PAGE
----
Now that training camp has begun, following yet another year of disappointment, a fourth consecutive season with no postseason victories, it’s time to take stock of where the Pittsburgh Steelers stand. Specifically where Steelers players stand individually based on what we are seeing over the course of the offseason as it plays out. We will also be reviewing players based on their previous season and their prospects for the future. A stock evaluation can take a couple of different approaches and I’ll try to make clear my reasonings. In some cases it will be based on more long-term trends. In other instances it will be a direct response to something that just happened. So we can see a player more than once over the course of the season as we move forward.
Player: RB Anthony McFarland
Stock Value: Up
Reasoning: Running back Anthony McFarland appears to be primed for having a bigger and more effective role as he heads into his second season.
As an inexperienced underclassman coming out of school and into the NFL during a pandemic that stripped teams of much of their offseason, and the preseason in its entirety, it isn’t entirely surprising that Anthony McFarland didn’t tear things up in 2020.
That doesn’t mean that he is going to do it this year, either, but at least he should have a bigger role, and perhaps will be more effective executing it. Last week, he told reporters that he realizes he was trying to do too much with every touch he got, fearing that he won’t get many more.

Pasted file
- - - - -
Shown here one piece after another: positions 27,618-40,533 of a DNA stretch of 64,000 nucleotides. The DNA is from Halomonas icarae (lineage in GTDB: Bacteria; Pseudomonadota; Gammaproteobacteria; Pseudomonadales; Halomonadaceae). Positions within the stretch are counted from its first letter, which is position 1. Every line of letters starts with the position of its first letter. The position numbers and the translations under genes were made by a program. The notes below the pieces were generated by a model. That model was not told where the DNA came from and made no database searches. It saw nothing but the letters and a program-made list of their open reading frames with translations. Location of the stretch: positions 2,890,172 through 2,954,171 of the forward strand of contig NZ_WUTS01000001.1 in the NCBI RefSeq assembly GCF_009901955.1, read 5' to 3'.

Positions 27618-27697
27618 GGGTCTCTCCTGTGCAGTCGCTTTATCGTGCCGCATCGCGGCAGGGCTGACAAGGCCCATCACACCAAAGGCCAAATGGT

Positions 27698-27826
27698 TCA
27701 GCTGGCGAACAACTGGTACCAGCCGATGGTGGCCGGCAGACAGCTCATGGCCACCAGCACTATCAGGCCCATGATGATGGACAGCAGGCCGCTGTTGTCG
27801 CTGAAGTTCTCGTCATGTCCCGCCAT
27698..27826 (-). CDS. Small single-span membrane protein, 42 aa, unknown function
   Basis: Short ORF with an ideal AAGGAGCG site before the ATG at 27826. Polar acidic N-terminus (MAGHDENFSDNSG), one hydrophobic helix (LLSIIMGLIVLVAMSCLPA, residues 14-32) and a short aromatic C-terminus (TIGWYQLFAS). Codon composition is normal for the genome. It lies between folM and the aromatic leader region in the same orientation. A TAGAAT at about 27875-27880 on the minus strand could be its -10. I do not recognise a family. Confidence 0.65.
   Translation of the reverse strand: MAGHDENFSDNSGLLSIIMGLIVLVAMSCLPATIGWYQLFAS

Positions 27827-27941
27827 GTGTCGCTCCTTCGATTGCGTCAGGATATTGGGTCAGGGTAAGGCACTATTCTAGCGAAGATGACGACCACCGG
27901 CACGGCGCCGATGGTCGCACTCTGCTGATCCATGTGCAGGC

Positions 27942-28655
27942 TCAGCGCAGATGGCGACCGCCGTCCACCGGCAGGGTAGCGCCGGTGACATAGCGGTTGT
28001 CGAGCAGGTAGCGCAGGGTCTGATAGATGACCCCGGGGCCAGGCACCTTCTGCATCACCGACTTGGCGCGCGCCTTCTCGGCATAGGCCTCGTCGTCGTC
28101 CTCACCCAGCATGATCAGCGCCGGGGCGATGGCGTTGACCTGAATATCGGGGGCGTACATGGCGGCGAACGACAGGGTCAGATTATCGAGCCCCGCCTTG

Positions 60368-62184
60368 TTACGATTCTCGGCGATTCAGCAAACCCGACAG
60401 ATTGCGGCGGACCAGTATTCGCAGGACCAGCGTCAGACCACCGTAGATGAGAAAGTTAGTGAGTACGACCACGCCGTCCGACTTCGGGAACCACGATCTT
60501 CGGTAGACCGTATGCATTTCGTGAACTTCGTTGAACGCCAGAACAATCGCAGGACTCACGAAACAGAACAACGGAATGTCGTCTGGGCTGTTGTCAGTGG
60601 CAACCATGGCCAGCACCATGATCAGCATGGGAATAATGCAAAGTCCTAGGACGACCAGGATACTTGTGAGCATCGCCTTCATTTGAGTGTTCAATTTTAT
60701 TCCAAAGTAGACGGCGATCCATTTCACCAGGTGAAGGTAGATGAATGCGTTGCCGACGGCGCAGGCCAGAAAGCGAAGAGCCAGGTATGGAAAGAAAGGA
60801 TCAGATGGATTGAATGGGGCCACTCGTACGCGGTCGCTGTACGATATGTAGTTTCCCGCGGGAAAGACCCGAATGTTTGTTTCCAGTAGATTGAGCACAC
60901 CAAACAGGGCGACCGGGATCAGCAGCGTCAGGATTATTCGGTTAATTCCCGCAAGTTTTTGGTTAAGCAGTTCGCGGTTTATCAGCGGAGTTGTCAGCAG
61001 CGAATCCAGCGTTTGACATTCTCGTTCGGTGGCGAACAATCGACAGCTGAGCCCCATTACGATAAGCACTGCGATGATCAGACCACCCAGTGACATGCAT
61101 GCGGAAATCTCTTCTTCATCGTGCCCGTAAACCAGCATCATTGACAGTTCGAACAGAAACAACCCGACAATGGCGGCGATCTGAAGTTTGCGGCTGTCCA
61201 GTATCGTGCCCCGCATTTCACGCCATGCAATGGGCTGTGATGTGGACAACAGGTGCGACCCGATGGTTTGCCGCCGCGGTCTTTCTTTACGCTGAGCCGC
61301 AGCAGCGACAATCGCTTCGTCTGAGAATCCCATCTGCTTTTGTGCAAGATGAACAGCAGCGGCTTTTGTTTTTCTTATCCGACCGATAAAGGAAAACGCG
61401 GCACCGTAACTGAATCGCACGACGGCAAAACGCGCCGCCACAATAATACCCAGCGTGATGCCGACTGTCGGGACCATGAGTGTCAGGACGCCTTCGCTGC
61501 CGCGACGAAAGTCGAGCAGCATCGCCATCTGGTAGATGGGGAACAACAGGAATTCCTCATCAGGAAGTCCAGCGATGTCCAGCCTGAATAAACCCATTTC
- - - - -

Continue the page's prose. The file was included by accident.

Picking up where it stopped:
He also told reporters that he added a bit of muscle this offseason while retaining his speed, the defining trait that made him a fourth-round draft pick in spite of the fact that he only had about a season and a half of college experience in a platooned backfield.
The secret ingredient herein is the fact that Matt Canada is now the Steelers’ offensive coordinator, and he was McFarland’s offensive coordinator (and interim head coach) in 2018 during his breakout season with the Maryland Terrapins.
First and foremost, Canada showed then that he knows how to utilize McFarland in ways that allow him to be successful. Second, he is also a more creative offensive play-caller than his predecessor, Randy Fichter, from which a player like the second-year back can benefit.
We are seeing signs of this already during training camp, which has included some usage of two-back sets and motions off to the perimeter, basically aspects of plays that accentuate his speed. We will also see him split out as a receiver.
Of course, Najee Harris is going to get the vast majority of the work at running back. But if he actually performs well, it wouldn’t be an upset if McFarland receives the most touches behind Harris at the position by the time the season is over.